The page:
Research suggests that having fewer than six hours of sleep per night is a major risk factor for burnout, not least because poor sleep can have negative effects on your job performance and productivity. It can lead to fatigue, decrease your motivation, make you more sensitive to stressful events, impair your mental function, leave you more susceptible to errors and make it harder to juggle competing demands. The reverse is true, too: We’ve seen that sleep can actually improve your memory. Recovering from chronic stress and burnout requires removing or reducing the demands on you and replenishing your resources. Sleep is one strategy for replenishing those resources – find out how massage therapy can help you sleep better.
- Re-evaluate priorities
Burnout is an undeniable sign that something important in your life is not working. Take time to think about your hopes, goals, and dreams. Are you neglecting something that is truly important to you? This can be an opportunity to rediscover what really makes you happy and to slow down and give yourself time to rest, reflect, and heal.
- Set boundaries
Burnout is sometimes motivated by internal factors and sometimes it really is a symptom of external ones. In the first case, you’ll need to ask yourself, “Where is this coming from?” so you can figure out what’s stressing you out, and how to maintain your internal resources to keep yourself motivated, doing your best work and functioning well. Don’t overextend yourself. Learn how to say “no” to requests on your time. If you find this difficult, remind yourself that saying “no” allows you to say “yes” to the commitments you want to make.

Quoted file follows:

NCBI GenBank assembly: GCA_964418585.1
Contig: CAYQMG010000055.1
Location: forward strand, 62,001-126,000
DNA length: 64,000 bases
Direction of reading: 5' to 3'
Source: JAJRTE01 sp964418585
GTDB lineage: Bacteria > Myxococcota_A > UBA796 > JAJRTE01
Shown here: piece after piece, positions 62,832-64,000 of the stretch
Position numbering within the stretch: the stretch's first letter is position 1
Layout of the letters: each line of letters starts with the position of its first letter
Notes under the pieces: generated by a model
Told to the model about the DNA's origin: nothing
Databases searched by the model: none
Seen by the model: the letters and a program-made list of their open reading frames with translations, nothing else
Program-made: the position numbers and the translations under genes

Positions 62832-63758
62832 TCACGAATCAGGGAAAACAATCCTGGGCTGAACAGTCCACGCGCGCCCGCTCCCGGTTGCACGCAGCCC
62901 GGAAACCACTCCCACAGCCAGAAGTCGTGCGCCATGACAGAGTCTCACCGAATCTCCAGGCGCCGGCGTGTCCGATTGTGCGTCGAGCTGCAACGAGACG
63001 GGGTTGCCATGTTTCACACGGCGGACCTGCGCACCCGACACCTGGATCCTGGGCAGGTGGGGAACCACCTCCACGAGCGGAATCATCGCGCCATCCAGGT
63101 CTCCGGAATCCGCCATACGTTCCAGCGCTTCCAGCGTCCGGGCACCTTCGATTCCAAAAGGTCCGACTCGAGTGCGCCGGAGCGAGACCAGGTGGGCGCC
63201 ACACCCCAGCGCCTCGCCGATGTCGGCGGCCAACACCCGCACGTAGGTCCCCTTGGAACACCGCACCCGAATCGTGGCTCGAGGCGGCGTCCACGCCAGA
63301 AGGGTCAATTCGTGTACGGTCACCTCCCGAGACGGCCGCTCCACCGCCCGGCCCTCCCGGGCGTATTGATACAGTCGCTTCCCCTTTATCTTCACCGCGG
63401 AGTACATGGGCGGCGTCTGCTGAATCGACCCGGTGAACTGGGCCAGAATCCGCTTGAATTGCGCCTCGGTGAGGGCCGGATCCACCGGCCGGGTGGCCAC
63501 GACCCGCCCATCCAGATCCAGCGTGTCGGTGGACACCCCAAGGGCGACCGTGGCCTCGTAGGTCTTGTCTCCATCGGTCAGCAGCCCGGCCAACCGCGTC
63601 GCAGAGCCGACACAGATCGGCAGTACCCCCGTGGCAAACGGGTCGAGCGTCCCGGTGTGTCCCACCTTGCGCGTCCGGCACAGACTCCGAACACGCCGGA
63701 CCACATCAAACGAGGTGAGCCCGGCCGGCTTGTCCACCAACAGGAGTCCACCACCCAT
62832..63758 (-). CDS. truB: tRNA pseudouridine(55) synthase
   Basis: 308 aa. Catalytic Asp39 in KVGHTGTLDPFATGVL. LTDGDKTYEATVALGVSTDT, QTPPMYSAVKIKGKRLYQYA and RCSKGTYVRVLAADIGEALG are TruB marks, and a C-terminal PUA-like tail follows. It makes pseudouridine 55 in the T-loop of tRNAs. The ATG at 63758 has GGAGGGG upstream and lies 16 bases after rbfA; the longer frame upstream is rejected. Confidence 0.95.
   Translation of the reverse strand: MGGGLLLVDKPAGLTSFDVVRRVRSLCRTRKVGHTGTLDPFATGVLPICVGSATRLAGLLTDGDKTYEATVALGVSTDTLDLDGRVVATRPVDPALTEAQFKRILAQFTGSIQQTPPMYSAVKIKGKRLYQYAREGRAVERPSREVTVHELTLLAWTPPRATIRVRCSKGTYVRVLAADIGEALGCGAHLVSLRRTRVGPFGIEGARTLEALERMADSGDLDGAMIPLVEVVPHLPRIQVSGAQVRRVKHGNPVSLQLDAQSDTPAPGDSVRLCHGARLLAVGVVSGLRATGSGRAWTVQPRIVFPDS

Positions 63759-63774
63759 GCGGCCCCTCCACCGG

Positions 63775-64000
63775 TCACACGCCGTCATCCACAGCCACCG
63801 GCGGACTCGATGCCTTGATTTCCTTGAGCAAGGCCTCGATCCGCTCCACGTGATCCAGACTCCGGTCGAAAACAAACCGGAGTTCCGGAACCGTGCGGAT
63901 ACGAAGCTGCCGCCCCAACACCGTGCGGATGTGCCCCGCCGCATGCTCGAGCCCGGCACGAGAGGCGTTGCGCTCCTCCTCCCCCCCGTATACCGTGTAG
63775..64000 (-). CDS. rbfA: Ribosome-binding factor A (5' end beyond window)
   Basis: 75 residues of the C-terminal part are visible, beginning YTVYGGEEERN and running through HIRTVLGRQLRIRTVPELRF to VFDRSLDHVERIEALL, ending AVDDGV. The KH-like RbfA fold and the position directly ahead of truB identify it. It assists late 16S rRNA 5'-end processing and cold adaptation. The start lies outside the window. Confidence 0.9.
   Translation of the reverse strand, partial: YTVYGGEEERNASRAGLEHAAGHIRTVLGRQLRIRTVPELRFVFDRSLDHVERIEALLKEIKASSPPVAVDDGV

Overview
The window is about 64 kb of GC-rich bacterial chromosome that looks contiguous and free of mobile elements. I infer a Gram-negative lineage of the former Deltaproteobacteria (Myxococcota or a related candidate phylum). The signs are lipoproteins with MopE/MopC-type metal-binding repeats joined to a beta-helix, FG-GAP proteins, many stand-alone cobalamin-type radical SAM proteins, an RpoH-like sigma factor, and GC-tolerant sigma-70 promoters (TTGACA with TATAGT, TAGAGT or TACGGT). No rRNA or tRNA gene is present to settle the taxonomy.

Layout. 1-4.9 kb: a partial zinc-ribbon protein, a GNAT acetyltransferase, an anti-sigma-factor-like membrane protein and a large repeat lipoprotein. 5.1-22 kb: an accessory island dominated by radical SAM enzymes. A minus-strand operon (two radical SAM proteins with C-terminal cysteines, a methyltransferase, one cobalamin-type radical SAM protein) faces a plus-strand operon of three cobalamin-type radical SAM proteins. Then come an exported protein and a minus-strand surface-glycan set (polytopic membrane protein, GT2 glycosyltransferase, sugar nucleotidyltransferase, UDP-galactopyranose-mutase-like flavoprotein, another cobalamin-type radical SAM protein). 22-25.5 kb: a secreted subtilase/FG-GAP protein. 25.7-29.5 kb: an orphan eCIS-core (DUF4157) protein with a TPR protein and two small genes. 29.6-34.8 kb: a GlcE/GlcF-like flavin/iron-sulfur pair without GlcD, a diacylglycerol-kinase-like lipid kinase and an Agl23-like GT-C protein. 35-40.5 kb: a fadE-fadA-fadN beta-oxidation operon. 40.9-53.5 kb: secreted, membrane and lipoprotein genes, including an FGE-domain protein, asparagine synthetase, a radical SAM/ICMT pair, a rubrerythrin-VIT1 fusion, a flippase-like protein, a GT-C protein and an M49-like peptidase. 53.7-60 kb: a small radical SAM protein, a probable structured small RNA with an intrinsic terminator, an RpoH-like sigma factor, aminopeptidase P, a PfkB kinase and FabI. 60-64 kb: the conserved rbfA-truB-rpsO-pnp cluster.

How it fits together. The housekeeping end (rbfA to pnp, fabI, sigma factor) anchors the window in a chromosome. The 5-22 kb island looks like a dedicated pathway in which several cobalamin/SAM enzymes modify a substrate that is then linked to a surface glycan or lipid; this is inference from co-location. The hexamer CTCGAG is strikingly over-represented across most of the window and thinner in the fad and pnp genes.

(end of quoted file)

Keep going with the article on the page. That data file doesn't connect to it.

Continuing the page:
Always remember that you are not alone, and there are people and ways to help you. We here at Massage To Wellness are always committed to help our clients on their wellness journey and how massage can play an important role in your health.